Sustainability-linked bonds are a promising pillar of sustainable finance that can help raise the funding needed to underpin successful energy transitions in developing economies. The bonds’ structure as well as how they are regulated will need to evolve to meet the demands of a fast-growing and maturing market.
The market for sustainability-linked bonds, which set financial incentives for borrowers according to their performance against environmental, social or governance standards, is one of the fastest-growing corners of finance with over $100 billion issued globally in 2021.
But it is less than five years since the first use of the instrument, an issue by Italian utility Enel in 2019, and the bonds’ structure as well as how they are regulated will need to evolve in response to the demands of a fast-growing and maturing market. Recent research by IFC economists identifies two bond features that can dilute their effectiveness in promoting more sustainable business practices. Addressing these issues would help to reduce the potential for bond issuers to circumvent financial penalties imposed for failing to meet sustainability targets.
Sustainability-linked bonds typically set the interest rate charged on the debt according to whether the issuer meets goals in areas like renewable energy use, by a predetermined deadline that falls before the debt matures. Failure to meet that target may result in a more costly interest charge, referred to in bond prospectuses as a coupon step-up penalty. Some bonds include a ‘step-down,’ where exceeding the target results in lower charges.
Linking borrowing costs to sustainability targets distinguishes these instruments from other securities focused on sustainability such as green and social bonds, which do not vary the interest rate but commit the borrower to spending the proceeds on projects that meet environmental, social or governance standards. Sustainability-linked bonds purport to avoid the question of how to enforce standards since the interest rate penalty acts as the enforcer.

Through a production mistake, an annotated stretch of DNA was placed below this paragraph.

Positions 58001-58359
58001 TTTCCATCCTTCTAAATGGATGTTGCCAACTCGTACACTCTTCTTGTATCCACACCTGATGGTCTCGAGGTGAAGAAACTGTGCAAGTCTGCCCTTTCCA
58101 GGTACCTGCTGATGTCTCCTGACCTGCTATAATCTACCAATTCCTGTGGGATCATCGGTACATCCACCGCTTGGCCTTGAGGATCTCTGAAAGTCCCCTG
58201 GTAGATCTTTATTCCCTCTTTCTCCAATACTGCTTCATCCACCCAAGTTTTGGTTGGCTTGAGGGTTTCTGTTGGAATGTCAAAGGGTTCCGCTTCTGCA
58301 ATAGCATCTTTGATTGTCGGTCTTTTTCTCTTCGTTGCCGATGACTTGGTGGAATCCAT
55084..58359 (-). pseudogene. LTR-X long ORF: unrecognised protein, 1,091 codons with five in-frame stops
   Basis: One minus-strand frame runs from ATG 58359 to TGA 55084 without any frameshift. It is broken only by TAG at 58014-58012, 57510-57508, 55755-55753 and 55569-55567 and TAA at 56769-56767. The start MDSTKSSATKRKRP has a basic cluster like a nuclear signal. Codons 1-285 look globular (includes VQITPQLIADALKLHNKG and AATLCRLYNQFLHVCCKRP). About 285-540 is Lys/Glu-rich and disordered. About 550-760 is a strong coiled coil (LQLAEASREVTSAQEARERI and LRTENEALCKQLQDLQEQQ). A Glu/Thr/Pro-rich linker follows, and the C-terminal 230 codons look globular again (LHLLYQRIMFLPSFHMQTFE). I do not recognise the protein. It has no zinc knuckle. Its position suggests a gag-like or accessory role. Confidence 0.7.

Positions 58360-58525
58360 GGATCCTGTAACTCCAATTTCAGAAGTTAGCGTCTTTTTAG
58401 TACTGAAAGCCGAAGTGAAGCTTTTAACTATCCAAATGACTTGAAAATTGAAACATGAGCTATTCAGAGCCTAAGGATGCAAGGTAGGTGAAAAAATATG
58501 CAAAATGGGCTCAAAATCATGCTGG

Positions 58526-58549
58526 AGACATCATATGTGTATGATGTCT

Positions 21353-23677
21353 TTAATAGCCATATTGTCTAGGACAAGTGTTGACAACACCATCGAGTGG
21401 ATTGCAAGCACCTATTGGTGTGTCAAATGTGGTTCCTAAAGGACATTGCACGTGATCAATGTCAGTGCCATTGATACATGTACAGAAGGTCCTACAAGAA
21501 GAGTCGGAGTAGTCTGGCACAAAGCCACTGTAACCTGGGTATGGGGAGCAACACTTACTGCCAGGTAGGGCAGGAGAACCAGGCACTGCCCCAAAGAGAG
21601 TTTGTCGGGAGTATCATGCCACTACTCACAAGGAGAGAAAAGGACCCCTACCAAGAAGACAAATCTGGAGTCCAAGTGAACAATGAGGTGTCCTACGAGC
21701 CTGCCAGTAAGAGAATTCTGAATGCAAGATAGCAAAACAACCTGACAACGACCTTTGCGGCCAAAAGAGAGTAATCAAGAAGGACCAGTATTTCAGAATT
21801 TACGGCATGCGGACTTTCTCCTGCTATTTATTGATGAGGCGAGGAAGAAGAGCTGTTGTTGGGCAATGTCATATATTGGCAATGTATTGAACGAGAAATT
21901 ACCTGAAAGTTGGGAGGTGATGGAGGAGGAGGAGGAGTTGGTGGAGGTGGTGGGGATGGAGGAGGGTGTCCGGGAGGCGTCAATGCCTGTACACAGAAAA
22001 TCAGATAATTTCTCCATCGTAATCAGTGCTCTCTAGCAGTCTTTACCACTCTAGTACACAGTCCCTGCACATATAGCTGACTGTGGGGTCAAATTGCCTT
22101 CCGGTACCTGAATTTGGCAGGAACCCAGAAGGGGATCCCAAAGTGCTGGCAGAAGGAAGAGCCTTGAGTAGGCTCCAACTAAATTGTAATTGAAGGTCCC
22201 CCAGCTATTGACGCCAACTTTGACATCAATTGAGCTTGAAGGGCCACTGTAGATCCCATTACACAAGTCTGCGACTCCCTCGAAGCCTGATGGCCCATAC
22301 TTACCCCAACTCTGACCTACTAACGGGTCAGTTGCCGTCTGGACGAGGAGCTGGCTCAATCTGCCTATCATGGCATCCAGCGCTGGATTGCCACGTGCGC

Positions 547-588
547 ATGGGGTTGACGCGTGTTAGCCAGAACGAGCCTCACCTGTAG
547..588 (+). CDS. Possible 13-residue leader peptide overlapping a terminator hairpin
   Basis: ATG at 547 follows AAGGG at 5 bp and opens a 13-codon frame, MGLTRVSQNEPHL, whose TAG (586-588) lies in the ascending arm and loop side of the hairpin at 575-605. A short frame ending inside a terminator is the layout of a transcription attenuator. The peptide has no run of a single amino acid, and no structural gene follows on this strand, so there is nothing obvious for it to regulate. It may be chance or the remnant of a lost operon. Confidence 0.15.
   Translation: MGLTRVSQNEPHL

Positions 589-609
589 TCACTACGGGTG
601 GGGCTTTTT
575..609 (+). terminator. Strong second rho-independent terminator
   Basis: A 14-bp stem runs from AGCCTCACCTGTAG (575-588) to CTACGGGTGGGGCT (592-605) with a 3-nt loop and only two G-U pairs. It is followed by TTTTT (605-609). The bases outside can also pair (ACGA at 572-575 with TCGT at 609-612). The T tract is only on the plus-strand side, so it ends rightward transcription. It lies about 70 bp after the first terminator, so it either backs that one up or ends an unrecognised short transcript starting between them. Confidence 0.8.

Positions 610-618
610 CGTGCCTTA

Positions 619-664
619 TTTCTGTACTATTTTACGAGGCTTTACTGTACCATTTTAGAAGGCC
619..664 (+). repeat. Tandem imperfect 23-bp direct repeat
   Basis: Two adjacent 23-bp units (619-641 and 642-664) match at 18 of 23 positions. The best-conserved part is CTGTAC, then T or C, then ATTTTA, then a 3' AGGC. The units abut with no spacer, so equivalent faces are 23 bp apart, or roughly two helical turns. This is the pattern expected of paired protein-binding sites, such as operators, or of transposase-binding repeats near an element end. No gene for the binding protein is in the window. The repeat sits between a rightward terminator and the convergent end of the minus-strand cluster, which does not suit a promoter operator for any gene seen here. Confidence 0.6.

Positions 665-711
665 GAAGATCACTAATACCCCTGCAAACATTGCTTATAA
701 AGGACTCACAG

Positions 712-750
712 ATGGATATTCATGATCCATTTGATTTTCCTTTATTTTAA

However, an analysis of all sustainability-linked bonds issued before the end of 2021 identifies two ways in which the bonds’ design could weaken the effectiveness of those penalties. First, deadlines set too close to the end of the bond’s term reduce the number of coupon penalties an issuer would have to pay in the event of failure to meet sustainability targets. Second, a right to buy back and cancel the debt before it matures, known as a call option and a common feature of these bonds, enables issuers that fail the sustainability test to ‘call’ the debt and avoid penalties added to the remaining interest payments.
The IFC study presents evidence suggesting that most bonds with step-up penalties have target dates in the latter half of the bond’s term. Some even set it in the last 10 percent of the period. Exhibit 1 illustrates this, showing a higher proportion with a deadline in the second half of the bond’s term, in stark contrast to securities with step-down charges. Moreover, bonds with larger coupon step-up penalties are more likely to have later target dates.